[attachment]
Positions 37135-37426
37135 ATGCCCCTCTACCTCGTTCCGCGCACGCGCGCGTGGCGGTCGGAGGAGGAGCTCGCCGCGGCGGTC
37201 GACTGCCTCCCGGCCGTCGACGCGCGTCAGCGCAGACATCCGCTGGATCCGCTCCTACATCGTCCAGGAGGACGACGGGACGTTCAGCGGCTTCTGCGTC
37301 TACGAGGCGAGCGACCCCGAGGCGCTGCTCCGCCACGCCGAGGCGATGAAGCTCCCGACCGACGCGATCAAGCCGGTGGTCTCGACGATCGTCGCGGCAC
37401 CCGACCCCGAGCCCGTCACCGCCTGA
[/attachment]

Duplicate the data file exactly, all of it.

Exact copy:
Positions 37135-37426
37135 ATGCCCCTCTACCTCGTTCCGCGCACGCGCGCGTGGCGGTCGGAGGAGGAGCTCGCCGCGGCGGTC
37201 GACTGCCTCCCGGCCGTCGACGCGCGTCAGCGCAGACATCCGCTGGATCCGCTCCTACATCGTCCAGGAGGACGACGGGACGTTCAGCGGCTTCTGCGTC
37301 TACGAGGCGAGCGACCCCGAGGCGCTGCTCCGCCACGCCGAGGCGATGAAGCTCCCGACCGACGCGATCAAGCCGGTGGTCTCGACGATCGTCGCGGCAC
37401 CCGACCCCGAGCCCGTCACCGCCTGA